Tag Archives: Sustainable agriculture

Living your Values

A lifetime ago, when I was an undergraduate, I thought that I would be leading a very different type of life.  I graduated with a B.S. in Environmental Conservation, with a specialty in Environmental Affairs, and I was really interested in environmental education.  I wanted people to understand about the amazing beauty and balance in our natural world, hoping that such exposure would lead to an appreciation which would encourage conservation.   While in school, I studied abroad at the School for Field Studies in Nairobi (Kenya),  and interned at MASSPIRG in Boston (MA), the Seacoast Science Center in Rye (NH), and the New England Aquarium in Boston (MA). I stuffed envelopes, editing mailings, collected signatures and led tidepool tours, gave interpretive talks on Seacoast history and presented countless sessions on the mighty Homarus americanus (aka the American lobster).  But on Wednesdays, Thursdays and Saturdays, I served them on paper plates at the local seafood emporium in order to help pay for school.

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Your H. americanus “fun fact” is that the average 1 pound lobster is 6-7 years old.

Life is full of these little paradoxes and tradeoffs.  “How is the swordfish tonight?” my customers would ask.  “Oh, it’s endangered.  Perhaps a nice salad?” I would reply with a laugh, as though I were kidding.  My father still thinks that one of the funniest things I have ever said was that I served endangered species on paper plates to pay for my degree in conservation.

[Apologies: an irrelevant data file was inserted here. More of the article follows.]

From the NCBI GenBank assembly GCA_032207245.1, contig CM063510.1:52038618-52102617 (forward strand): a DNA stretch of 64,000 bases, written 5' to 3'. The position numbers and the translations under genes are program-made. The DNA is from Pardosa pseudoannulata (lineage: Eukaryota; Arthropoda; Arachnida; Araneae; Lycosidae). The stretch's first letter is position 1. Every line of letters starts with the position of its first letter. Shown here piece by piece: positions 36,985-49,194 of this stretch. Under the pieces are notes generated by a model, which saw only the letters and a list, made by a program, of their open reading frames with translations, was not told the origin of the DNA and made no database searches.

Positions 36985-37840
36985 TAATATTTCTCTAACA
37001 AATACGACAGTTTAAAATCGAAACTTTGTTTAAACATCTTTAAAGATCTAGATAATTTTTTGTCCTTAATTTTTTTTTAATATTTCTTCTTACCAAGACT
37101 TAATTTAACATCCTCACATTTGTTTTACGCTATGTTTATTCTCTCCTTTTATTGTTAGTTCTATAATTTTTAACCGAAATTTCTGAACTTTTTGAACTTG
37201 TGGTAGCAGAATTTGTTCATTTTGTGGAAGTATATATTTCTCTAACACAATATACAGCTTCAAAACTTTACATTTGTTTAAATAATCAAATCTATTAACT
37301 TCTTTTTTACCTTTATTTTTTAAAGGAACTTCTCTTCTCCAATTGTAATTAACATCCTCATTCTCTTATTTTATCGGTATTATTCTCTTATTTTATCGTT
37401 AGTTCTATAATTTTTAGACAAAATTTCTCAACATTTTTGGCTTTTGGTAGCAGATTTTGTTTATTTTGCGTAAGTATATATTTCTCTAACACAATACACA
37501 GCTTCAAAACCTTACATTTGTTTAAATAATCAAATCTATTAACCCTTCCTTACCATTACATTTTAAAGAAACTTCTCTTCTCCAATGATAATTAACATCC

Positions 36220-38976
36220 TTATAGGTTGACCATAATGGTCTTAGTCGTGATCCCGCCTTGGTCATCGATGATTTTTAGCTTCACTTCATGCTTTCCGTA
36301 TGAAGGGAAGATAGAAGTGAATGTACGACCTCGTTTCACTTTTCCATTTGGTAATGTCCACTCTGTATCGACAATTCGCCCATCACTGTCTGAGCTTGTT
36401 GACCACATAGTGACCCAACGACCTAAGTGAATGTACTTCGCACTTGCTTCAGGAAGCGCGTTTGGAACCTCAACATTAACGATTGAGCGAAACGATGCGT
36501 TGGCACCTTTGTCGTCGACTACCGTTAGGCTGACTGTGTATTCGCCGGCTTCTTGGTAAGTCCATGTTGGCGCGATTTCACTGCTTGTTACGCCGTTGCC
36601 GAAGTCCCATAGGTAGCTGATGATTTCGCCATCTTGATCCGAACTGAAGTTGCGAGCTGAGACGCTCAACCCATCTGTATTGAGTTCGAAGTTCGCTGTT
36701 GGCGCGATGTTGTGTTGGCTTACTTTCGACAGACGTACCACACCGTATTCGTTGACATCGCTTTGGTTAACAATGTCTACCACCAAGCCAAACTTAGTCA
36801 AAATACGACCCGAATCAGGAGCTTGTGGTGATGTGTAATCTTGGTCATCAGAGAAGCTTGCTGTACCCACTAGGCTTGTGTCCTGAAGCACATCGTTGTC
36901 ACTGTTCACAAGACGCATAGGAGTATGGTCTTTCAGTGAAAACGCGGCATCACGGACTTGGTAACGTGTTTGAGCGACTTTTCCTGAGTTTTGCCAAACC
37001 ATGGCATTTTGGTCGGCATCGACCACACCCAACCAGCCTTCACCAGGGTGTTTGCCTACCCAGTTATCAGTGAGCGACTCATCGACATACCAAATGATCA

While I still love natural history, marine biology and believe in environmental conservation, my passion for horses and for riding has always been stronger.  Upon graduation, I worked briefly in an elementary school but shortly after found myself managing a small horse farm and teaching some lessons.  That led to other management positions and more teaching, and I never really looked back.

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A beautiful spring sunset.

It is easy to disconnect from reality when you hang in the equine world for too long.  Let’s face it—there are some facets of what we do which just smack of First World Privilege.  It is something which from time to time has really bothered me—especially when clients get all worked up because Blaze is in the wrong colored blanket/boot set, or when I hear the amount of money which someone has dropped on a new horse, saddle or trailer.  In the July/August 2017 issue of USDF Connection, Susan Reed of Albuquerque, NM, wrote in her letter to the editor, “…I cannot imagine life without my animals.  However, when I see the amount of money that is spent on horses, equipment, training, and so on, I wonder at the value systems of those who choose that lifestyle….I taught school for 25-plus years and was distressed to see that my horses had better foot care, food and medical care than many of the kids in my classes…Where is the balance between making the world a better place for all creatures and being passionate about an art form, which to me is dressage?  I haven’t found a good answer yet.” (Emphasis is mine).